Extra Credit: Is the area where you live subject to dangerous wildfires?
I don't know that I have all that much interesting to say about my experience with fire. I think I'll knock on wood on that count, too. A strand of my hair caught on fire for one second at a beach fire when I was in college, but someone next to me quickly put it out. So that's the whole story there.
The one time I remember firefighters coming to the scene of the fire was circa 1984, and for me, the third grade. A laundry hamper a little too close to the furnace had caught on fire - my mother smelled burning plastic coming from the master bedroom as she watched a performance of King Lear on public television in the living room. It's funny, the details you remember. I think she put out the fire herself, but had my older sister call 911 anyway, and I remember standing out in the front yard with my mom and sister and her parakeet and our dog (I don't know where my dad was, but he wasn't home that night) while the firefighters went in to investigate. I also remember our dog Sesame going back into the house, making me worry, and then watching a fireman carry her back out of the house again.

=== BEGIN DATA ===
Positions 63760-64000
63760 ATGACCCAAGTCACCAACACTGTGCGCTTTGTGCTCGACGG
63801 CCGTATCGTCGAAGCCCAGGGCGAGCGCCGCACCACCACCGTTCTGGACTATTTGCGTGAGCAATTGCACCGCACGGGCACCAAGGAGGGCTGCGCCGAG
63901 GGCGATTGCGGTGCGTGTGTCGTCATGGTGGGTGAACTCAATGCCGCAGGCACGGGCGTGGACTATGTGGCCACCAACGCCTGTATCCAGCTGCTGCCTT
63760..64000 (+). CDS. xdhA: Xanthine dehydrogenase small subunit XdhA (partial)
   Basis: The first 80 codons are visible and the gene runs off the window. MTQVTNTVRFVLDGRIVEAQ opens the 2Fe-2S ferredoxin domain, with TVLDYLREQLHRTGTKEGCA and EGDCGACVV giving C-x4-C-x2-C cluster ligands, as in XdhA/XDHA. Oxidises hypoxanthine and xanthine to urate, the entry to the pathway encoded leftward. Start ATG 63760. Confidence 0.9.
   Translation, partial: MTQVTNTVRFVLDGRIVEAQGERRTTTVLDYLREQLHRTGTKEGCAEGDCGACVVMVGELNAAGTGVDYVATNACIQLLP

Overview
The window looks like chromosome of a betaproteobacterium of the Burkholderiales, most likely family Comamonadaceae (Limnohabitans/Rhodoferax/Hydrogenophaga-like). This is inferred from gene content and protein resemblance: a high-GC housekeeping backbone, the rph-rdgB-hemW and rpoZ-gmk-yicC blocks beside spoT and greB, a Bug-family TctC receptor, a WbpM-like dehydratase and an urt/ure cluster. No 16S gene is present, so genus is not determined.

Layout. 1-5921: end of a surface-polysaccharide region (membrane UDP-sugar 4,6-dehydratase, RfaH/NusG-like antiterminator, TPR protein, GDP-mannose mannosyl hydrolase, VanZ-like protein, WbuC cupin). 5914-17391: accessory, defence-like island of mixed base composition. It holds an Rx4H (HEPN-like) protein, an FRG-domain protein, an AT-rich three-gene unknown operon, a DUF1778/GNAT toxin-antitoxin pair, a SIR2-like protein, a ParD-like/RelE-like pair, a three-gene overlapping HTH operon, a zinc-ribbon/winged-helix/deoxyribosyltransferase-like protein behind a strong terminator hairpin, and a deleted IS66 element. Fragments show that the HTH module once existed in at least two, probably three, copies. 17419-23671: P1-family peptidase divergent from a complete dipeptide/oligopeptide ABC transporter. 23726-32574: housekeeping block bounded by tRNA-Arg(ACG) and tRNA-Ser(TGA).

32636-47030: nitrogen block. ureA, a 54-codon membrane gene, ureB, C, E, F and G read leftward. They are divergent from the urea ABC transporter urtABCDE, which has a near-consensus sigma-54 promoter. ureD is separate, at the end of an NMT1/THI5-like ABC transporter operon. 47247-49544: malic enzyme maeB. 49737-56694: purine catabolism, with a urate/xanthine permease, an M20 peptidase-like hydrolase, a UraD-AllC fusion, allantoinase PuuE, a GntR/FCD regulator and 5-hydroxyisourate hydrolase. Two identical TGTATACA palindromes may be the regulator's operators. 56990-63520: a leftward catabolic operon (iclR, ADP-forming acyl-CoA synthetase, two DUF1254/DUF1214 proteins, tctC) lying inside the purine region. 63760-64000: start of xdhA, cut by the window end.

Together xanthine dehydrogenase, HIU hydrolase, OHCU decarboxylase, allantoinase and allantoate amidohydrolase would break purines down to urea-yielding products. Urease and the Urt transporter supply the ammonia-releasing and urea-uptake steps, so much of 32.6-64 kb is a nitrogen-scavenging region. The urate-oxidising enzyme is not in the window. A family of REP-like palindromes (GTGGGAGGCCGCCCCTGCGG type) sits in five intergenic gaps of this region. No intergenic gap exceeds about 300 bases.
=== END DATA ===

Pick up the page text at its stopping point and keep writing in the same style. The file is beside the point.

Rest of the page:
Years later in the mid-90's, I was home from college and Northern California was experiencing record wind speeds. Never in my life had it been that windy as it was that winter, and it hasn't been that windy since. Anyway, one stormy night, I thought it made for the perfect atmosphere to curl up in bed and read King Lear. That night, one of the big, sturdy pine trees, one that had stood tall and thick in the front yard for longer than I'd been alive, fell through the living room roof. No one was hurt. Our living room just suddenly looked like a forest.
Because of these two incidents, I have often wondered whether it is actually King Lear, and not, in fact, the Scottish play that is cursed. Of course, I realize that if one decides to read anything in record winds, all bets are probably off.
Extra Credit: Yep, "California wildfire" is by no means an unheard-of phrase. I have never been close enough to a wildfire for it to pose any risk to my personal safety, but I have worried about wildfires close enough to almost reach loved ones, most memorably the Oakland Hills firestorm of 1991.